Application of the month

Picture credits: CC BY-SA 3.0,

The colossi of Ramses II in front of Luxor Temple

[1] Epoxy Resins in Stone Conservation (p. 79), Charles Selwitz, The Getty Conservation Institute.
[2] El arqueólogo español que levanta colosos en Egipto, Francisco Carrión, El Mundo
[3] Epoxy, the new invisibility cloak, Epoxy Europe
[4] [L’industrie c’est fou] Ces tuiles en terre cuite renferment… des panneaux solaires, Elise Pontoizeau, L’usine Nouvelle

History is all around us, and getting to experience some of the architectural prowess or iconic monuments of the past can be quite the awe-inspiring experience. But history means time has passed… and time inevitably takes its toll, which is why the preservation and restoration of historical monuments, buildings and artifacts is so important.

Since the mid-1960’s, epoxies have become a go-to solution for historical restoration, with some of the earliest examples of use in Poland. In 1966, the restoration of the portal of the ‘Eskens House’ in Torun was done by Prof. Wiesław Domasłowski, Polish chemist, and his students[1].

The portal was made of gray sandstone that was ornately sculpted and painted, but overtime, flaking appeared under the paint that remained and, where the paint had chipped, the sandstone fragmented and powdered. The newly developed ‘pocket method’ was used to coat the portal in epoxy resins to preserve it.

Since then, epoxies have been used in much more ambitious projects. Case in point: the restoration of two colossi in Egypt by Spanish archeologist Miguel Ángel López Marcos[2]. Both colossi, “the standing monarch” representing Pharaoh Seti II, and “the sitting colossus” representing Ramses II, were put back together, reattaching pieces through a “sewing” technique requiring bolts and epoxy resins for reinforcement.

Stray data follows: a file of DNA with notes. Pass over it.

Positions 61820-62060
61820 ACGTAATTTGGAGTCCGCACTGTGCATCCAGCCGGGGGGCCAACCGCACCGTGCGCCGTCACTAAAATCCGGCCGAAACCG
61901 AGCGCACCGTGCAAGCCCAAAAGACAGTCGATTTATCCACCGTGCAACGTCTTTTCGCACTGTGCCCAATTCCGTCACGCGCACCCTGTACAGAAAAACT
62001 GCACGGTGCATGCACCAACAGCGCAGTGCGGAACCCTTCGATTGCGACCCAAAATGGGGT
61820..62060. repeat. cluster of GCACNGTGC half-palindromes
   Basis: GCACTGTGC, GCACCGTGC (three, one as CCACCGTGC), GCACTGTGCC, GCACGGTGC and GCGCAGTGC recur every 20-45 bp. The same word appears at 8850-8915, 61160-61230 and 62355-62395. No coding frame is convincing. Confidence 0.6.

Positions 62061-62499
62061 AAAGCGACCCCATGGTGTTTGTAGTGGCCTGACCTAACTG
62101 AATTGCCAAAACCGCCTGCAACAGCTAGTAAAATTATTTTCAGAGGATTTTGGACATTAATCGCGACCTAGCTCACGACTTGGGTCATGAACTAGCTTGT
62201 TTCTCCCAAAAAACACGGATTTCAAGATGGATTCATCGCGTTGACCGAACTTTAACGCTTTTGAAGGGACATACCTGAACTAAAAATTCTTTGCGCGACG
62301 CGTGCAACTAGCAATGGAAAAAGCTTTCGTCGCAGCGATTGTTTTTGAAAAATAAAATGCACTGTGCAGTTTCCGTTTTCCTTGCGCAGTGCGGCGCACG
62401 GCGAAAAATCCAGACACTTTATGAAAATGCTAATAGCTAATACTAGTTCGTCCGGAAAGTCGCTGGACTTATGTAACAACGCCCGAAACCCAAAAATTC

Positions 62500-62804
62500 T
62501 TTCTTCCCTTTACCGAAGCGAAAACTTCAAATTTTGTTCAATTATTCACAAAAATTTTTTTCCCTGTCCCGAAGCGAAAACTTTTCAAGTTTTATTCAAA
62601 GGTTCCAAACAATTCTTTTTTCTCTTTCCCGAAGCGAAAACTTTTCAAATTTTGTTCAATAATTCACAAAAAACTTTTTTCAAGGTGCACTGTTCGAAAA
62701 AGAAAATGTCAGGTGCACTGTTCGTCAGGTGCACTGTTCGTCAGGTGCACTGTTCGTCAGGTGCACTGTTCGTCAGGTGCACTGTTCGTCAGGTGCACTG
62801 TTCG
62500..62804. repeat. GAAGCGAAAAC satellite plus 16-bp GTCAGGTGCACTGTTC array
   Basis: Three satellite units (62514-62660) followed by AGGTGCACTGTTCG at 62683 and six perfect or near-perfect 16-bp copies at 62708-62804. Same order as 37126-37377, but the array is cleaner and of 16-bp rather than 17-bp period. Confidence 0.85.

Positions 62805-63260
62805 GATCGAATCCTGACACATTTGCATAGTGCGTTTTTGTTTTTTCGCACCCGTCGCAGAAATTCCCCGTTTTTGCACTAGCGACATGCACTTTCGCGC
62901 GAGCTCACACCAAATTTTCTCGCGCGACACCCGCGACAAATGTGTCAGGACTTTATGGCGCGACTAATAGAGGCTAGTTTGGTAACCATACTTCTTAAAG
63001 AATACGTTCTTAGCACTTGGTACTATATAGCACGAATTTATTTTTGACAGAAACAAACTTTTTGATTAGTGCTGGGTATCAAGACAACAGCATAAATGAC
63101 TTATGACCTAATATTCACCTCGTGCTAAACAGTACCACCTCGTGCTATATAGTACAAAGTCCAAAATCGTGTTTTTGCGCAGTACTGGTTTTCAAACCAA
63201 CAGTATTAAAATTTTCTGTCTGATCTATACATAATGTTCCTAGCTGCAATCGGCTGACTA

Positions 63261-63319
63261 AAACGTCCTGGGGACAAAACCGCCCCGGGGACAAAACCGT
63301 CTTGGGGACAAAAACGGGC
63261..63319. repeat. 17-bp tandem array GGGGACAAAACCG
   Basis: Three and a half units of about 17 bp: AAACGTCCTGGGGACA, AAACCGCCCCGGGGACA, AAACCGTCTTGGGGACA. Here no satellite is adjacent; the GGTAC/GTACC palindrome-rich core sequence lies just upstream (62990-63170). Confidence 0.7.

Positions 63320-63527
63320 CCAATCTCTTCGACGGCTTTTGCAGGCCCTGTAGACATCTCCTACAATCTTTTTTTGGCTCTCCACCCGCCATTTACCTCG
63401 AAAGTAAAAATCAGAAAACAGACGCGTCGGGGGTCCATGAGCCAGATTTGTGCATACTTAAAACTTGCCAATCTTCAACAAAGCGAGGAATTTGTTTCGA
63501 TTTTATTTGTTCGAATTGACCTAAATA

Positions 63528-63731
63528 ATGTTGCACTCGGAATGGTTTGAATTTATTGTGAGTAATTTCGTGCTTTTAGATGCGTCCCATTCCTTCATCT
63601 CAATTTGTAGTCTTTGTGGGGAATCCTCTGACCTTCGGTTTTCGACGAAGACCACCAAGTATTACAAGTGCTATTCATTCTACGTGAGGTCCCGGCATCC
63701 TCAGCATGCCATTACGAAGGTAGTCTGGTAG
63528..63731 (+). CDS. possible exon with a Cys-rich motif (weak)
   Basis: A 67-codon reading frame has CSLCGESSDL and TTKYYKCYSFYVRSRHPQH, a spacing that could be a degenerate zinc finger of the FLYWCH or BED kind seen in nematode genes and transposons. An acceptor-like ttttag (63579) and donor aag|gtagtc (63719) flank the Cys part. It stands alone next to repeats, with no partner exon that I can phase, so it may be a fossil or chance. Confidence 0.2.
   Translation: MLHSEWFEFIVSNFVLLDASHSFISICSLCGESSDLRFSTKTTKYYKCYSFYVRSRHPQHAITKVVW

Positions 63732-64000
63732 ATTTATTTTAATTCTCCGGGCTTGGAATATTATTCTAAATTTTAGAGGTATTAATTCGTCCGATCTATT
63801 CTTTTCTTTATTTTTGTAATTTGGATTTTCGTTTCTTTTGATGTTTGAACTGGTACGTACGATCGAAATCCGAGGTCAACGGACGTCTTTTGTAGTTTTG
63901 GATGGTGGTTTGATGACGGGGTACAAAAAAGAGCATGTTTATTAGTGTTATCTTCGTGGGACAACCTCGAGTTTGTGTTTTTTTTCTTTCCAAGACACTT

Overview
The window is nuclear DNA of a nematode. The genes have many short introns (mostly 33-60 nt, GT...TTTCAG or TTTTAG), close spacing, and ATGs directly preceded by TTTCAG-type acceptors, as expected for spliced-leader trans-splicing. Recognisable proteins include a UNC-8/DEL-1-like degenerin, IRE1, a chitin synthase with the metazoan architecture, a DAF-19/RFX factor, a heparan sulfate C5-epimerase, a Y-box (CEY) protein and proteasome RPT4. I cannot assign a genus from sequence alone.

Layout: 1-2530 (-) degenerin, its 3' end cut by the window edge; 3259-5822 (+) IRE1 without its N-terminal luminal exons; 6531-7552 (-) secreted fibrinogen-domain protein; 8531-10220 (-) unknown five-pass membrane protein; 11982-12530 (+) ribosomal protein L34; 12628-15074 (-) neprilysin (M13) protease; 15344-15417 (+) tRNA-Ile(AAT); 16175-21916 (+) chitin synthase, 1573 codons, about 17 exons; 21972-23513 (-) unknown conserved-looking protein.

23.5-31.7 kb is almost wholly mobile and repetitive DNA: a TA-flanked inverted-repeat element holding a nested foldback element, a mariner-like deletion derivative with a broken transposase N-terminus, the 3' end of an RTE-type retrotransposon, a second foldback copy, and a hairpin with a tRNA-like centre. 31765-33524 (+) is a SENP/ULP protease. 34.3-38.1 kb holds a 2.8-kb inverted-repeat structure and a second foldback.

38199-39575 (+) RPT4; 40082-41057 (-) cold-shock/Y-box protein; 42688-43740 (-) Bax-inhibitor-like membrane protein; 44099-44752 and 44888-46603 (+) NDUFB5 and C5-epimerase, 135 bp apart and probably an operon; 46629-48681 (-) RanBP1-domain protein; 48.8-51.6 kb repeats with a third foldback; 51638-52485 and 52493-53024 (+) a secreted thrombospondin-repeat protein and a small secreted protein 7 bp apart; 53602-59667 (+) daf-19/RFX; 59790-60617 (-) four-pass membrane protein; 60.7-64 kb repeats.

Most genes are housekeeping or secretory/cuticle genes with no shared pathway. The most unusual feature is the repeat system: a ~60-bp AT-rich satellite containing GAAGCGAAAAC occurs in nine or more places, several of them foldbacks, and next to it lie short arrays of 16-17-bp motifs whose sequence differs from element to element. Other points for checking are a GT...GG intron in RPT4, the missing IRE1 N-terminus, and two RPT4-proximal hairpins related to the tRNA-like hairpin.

Epoxies can also be an important part of ‘invisible’ and innovative improvements of historical sites. Take Pompeii: photovoltaic panels were installed to power the site, but with a desire to not ‘visually pollute’ it… So what was the solution? Italian company Dyaqua[3] developed ‘invisible solar’ roof tiles[4] -made of terracotta and coated in epoxy resins- that contain photovoltaic cells, allowing these new generation ‘solar tiles’ to produce electricity without affecting the visual landscape of the iconic historical site.

Epoxies can and have been used extensively in restorations across the world: the Neuschwanstein castle mosaics in Germany, statue restorations in Italy an even historical building restorations in the United States… So next time you stand in front of a recently restored monument or building, spare a thought for the wonders of epoxies that likely made it possible.